R: The conflict between Israelis and Palestinians polarizes many people around the world. It’s such a complex situation – why do you think that theatre is something useful within this complexity?


C: I will quote Augusto Boal: “Theatre is a form of knowledge”. I believe it’s more sophisticated and deeper than that. I think it’s a form of knowledge, which is able to avoid, bypass or subvert obstacles such as the resistance to no ideas, the resistance to feel for the other or identify with the other. They are all things that prevent us from being transformed. Theatre allows us to take an action and to observe ourselves at the same time, to put ourselves in the shoes of the other or to embody another person: I truly believe that these qualities of theatre are transformative.


R: So what is it when you talk about “radical intimacy”?


C: I call it “radical intimacy” or “polarized intimacy”. It’s a special kind of non-stereotypical intimacy that we experience in “Combatants for Peace” in specific moments, hours and transformative events. The context of our encounter connected with the past we have and the quality of transformation we have been through preserve the conflict and its roots and, at the same time, allow us to live the ideal image, to live our vision in present. It’s what Augusto Boal was calling metaxis. You experience two existences, inside and outside of yourself. You can feel that with another person that was literally shooting at you in the past. Some people in “Combatants for Peace” have been in the same battle fields. When you take it as a theatrical image, imagine two men shooting at each other, two men demonstrating together against the occupation and two men doing theatre together. During our scenes we represent ourselves like we were 10 years ago trying to kill each other. The imposition of these two events is providing an existence which I call polarized intimacy.


R: Where do you see the main difference between the original model of Theatre of the Oppressed and the polarized model Theatre of the Oppressed?


C: Reality shows that Israelis and Palestinians around us often choose violence as a solution. I know there are a lot people on both sides who do not actively participate in violence. But I think that most of the people are passive. Doing nothing means they are responsible for the violence as well. The classical Theatre of the Oppressed is demanding and requiring non-violence only in the theatre making but not in the reality around it. In early writings, Augusto Boal was referring to the violent guerilla as part of the solutions that are discovered in Forum Theatre. For us, it’s not forbidden to use violent solutions in Forum Theatre but we emphasize that this is not acceptable, not only in theatre but in reality as well. Violence is always the problem and never the solution. Everywhere in the world people are doing Theatre of the Oppressed in a non-violent way. But then they discover violent solutions for their problems in reality. Our idea is to be committed to the principles of non-violence in order to create a dialogue between reality and theatre. We don't accept it as something which is true for theatre but not true for reality. From this perspective, I think we are more radical than the classical Theatre of the Oppressed. Another important root is the re-humanization. We have to heal the wounds of our bloody past through a constant reconciliation and trust-building process. This is irrelevant for the original model of Theatre of the Oppressed because you don’t want to build trust with oppressors; you don’t want to heal wounds on both sides or re-humanize both sides. We train ourselves to be able to transform from passive to active. I think that empathizing and sympathizing with the other, seeing the other, feeling and acting for the other are transformative healing powers which are needed for people in conflict zones.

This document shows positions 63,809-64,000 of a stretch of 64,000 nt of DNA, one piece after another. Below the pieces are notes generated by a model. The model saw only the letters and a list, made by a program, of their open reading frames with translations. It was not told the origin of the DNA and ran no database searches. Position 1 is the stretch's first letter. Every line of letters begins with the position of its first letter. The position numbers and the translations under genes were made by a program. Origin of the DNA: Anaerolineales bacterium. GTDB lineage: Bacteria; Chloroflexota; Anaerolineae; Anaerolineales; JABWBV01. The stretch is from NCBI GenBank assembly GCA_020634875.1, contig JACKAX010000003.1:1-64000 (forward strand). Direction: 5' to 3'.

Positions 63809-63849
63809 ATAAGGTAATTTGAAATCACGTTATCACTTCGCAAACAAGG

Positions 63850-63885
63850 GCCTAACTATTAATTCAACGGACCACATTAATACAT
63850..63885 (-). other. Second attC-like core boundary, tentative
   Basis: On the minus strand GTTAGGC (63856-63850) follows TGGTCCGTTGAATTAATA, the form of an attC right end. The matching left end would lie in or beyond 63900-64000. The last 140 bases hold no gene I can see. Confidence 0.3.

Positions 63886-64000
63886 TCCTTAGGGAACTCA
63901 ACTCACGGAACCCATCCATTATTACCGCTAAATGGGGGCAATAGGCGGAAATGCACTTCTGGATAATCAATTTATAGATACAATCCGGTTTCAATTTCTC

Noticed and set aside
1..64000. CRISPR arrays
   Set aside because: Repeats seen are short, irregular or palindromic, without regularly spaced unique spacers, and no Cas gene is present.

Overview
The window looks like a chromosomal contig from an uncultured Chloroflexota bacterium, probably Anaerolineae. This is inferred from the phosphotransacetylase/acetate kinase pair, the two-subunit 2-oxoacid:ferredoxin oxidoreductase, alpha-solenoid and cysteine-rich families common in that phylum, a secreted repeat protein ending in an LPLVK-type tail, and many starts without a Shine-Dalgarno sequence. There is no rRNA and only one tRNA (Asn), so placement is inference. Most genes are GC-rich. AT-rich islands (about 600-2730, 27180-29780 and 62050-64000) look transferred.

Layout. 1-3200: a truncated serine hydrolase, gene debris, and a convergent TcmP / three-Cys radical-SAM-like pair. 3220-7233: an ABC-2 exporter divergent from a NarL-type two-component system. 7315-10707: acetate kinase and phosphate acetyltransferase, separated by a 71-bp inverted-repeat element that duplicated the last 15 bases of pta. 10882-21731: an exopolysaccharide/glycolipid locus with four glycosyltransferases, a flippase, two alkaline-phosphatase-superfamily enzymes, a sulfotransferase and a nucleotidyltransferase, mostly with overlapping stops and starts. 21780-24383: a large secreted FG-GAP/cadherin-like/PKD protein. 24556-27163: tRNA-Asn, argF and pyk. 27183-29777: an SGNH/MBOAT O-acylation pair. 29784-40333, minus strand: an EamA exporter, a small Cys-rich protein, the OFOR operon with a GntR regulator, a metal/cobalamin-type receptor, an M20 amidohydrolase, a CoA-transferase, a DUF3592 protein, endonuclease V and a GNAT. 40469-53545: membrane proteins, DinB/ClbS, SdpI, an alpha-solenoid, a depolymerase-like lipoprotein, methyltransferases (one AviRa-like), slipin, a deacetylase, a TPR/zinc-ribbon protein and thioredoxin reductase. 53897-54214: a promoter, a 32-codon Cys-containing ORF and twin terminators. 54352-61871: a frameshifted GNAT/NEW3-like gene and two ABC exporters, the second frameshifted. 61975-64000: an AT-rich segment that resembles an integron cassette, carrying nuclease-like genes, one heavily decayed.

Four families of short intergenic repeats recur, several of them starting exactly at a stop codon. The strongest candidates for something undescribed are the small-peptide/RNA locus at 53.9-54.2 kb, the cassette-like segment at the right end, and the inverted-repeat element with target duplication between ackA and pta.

R: What do you think is the biggest challenge for the TO techniques and network?


C: I think that Theatre of the Oppressed is in a crisis. I am not preaching for anything; I appreciate everyone who is doing whatever they feel is the right thing to do within their context. Personally, I have very limited options because the context is so constraining and demanding. In my context, I don’t have to search for a field of work. I respond to a specific need and I think my life is easier (as a Joker) from that perspective. But the crisis I see is that there are more Jokers than struggling groups in the recent years. I don’t think it’s a problem but it’s definitely a bad sign. TO has become a more of a market and less struggling arenas. People are more into selling and buying products. The work has become more about the technique and trainings. One experience is followed by another. This is the de-politization of Theatre of the Oppressed. Not enough communities in need get a connection with Theatre of the Oppressed and are engaged in long term processes/struggles. There are too many Jokers who do not settle to develop their own groups – groups which have a political vision, a goal, a strategy, tactics and so on. This is the heart core of Theatre of the Oppressed. Contextualization means having a clear vision, strategizing and finding the suitable theatrical tactics. The techniques themselves are only tactical tools. They are not the goal of Theatre of the Oppressed. People are walking around in circles. Not enough jokers stop to develop something that can be rooted. But there are also other examples of jokers and companies which are rooted, engaged and struggling for a long time with in the same contexts.  Some of them are quite institutionalized but still they have a vision within their communities. They have a strategy of how to use Theatre of the Oppressed in order to fulfill their vision. They organize trainings and tours, but still they do Forum Theatre with a clear vision and a clear strategy.


R: Do you think it’s harder to find a vision in Western Europe because superficially we have the feeling of everything being ok?


C: The Slovenian philosopher Slavoj Žižek refers to the problem that you're describing in your question as a failure of the "Western world" to have a contra-vision to Capitalism. We don’t know what we want instead of it. We know that we don’t want Communism; we don’t want so-called Socialism and other camouflages of Marxism. But what is it we want? It’s a failure for many years and it creates stagnation. Like in forum theatre we end up with an unsolved question that invites for an intervention.   


R: Thank you.